What is the rebellion on the day of testing of which the Lord speaks? The seventeenth chapter of Exodus finds Israel thirsty in the desert. Keeping with a theme running through the book, the people complain and grumble. And it gets quite serious. “Why did you bring us up out of Egypt, to kill us and our children and our livestock with thirst?” The grumbling gets so bad Moses fears for his life. He approaches God and God produces a stream from a mountain. End of story? Apparently not.
This incident left behind a legacy. The region got a new name and something changed between the people and their God. Many chapters later, God postponed His promise of a homeland into the next generation because of doubt and complaining (Numbers 14), but this moment laid the foundation. It set a precedent of sweeping complaint.
To this point, Israel had seen the magnitude of God’s power and providence. God led them out of slavery in Egypt, destroyed their enemies and provided food for them miraculously. How then could they doubt God’s provision? How could they entertain such despair at their circumstances? Moral of the story: See how they complained even after God gave them so much. Don’t be like them.
But we do the same.
How we speak matters more than we think. Our speech patterns shape us- for good or ill. When we complain, our words pulls us towards despondence. When we tear down opponents, we don’t become more right; we become haters. Negative speech doesn’t edify.
I think on the influence of Martin Luther King Jr. on civil rights in America. Reflect on the words of his famous speech
I have a dream that one day this nation will rise up and live out the true meaning of its creed: “We hold these truths to be self-evident, that all men are created equal.”… I have a dream that my four little children will one day live in a nation where they will not be judged by the colour of their skin but by the content of their character… This is our hope, and this is the faith that I go back to the South with. (Source: US National Archives)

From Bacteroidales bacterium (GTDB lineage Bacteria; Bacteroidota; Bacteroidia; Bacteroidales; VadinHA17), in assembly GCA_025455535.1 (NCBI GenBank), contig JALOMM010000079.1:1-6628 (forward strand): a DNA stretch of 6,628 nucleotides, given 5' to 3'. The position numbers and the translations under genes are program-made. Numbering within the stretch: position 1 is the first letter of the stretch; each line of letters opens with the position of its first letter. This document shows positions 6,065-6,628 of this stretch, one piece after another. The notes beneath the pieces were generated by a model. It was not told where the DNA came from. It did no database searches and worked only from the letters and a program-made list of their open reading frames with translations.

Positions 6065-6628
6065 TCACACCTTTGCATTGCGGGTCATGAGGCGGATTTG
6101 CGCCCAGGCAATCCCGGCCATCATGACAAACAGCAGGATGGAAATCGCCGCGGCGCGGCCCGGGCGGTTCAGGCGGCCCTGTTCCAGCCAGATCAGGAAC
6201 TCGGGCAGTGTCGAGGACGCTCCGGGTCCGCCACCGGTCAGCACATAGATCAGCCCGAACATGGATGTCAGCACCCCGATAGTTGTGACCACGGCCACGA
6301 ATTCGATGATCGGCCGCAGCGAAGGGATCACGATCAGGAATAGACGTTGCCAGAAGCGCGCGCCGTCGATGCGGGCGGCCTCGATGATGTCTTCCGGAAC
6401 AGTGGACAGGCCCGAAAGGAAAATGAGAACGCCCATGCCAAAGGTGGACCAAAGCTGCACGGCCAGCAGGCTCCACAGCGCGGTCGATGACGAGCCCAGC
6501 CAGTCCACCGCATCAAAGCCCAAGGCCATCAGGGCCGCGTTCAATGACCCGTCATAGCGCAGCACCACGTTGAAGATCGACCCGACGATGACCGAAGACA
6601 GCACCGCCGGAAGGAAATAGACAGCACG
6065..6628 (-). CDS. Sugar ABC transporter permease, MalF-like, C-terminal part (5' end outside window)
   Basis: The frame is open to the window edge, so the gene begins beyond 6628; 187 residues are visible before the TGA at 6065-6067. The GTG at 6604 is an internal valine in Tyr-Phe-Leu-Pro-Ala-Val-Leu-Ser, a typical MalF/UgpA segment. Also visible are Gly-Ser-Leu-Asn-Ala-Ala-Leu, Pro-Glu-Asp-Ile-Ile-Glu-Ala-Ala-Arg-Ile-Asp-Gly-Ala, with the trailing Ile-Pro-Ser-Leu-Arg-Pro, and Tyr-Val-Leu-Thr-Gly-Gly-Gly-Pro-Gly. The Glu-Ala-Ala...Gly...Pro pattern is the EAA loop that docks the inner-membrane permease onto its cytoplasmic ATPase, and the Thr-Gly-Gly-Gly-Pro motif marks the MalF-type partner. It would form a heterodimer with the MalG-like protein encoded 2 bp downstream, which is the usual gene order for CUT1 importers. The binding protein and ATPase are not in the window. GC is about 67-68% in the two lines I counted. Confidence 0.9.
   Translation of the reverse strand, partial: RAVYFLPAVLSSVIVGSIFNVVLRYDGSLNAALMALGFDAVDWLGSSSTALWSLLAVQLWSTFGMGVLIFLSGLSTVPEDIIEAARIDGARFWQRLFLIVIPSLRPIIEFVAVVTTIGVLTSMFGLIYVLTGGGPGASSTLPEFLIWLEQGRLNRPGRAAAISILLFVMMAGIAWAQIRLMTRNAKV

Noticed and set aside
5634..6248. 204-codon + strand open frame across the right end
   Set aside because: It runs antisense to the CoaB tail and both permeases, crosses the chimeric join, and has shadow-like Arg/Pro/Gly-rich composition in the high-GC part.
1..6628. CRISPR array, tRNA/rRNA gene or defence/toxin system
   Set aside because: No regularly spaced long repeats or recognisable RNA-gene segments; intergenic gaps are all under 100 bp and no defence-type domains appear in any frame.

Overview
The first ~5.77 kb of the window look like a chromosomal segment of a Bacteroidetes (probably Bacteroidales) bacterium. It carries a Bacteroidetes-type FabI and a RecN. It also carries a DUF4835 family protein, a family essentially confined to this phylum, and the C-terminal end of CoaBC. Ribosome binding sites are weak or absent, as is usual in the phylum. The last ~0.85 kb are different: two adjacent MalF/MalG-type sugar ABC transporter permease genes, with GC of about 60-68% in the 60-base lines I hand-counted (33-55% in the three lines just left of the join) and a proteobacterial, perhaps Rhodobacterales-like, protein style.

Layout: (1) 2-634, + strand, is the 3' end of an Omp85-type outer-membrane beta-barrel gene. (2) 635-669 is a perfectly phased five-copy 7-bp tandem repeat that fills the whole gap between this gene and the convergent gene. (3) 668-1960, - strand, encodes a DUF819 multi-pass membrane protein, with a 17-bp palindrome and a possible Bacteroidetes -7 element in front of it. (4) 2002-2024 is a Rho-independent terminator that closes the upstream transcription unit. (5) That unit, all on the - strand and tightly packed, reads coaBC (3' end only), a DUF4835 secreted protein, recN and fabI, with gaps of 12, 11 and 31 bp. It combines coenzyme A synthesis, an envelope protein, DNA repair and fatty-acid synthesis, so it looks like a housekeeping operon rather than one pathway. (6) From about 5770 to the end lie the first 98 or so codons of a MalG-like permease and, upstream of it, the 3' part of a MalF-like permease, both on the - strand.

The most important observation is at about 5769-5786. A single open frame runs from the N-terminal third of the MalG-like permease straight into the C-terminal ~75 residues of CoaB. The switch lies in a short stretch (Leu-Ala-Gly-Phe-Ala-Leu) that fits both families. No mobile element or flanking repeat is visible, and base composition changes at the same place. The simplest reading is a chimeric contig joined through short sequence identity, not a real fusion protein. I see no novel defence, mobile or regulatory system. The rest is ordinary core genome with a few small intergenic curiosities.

With these words, the Reverend demonstrates the power of positive oratory. A dream inspires. Hope and faith bring change. Here was a man fighting for the future, not against the present. As Christians, we look forward to the return of Christ, and the fulfillment of God’s kingdom on earth.
Then I saw a new heaven and a new earth, for the first heaven and the first earth had passed away, and the sea was no more. And I saw the holy city, new Jerusalem, coming down out of heaven from God, prepared as a bride adorned for her husband. And I heard a loud voice from the throne saying, “Behold, the dwelling place of God is with man. He will dwell with them, and they will be his people, and God himself will be with them as their God. He will wipe away every tear from their eyes, and death shall be no more, neither shall there be mourning, nor crying, nor pain anymore, for the former things have passed away.” – Revelation 21:1-4
Because of this hope, we don’t despair at the secularization of the West. We continue to strive for righteousness and justice, to care for the widow and the orphan, to tend to the sick, and to speak up for the oppressed. We continue to offer insightful social commentary. But we cannot be defined by complaint, grumbling, or hateful rhetoric. Such is not the fruit of a people defined by hope.
Let no corrupting talk come out of your mouths, but only such as is good for building up, as fits the occasion, that it may give grace to those who hear. – Ephesians 4:29